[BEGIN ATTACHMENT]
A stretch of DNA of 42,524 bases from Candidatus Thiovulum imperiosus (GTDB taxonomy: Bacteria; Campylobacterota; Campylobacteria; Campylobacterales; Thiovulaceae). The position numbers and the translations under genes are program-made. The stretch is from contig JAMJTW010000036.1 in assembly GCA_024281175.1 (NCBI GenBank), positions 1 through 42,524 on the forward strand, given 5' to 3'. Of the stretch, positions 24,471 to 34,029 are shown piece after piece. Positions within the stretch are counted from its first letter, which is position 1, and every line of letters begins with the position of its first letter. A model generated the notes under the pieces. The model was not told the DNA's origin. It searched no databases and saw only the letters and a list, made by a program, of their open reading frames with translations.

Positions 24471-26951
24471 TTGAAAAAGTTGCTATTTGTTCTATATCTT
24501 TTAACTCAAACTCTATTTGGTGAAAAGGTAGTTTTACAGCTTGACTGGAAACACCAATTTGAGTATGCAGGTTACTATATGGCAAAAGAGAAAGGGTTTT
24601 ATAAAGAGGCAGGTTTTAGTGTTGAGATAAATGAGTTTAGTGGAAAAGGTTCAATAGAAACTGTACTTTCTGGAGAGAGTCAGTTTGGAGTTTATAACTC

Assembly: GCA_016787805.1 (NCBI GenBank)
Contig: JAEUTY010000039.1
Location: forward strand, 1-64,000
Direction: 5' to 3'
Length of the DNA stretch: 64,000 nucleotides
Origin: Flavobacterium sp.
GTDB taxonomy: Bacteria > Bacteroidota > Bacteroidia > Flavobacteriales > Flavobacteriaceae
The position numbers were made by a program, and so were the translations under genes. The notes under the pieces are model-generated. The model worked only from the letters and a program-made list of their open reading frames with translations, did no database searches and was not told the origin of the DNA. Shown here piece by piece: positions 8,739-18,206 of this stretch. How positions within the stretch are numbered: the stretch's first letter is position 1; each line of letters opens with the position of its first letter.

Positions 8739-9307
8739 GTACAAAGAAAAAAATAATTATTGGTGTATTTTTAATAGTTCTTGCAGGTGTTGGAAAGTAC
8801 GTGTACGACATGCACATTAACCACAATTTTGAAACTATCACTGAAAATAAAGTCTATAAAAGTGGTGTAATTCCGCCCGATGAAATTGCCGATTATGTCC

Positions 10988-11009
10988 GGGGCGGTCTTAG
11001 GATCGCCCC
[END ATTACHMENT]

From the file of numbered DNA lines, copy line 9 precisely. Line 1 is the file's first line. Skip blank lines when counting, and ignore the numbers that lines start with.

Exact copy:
Direction: 5' to 3'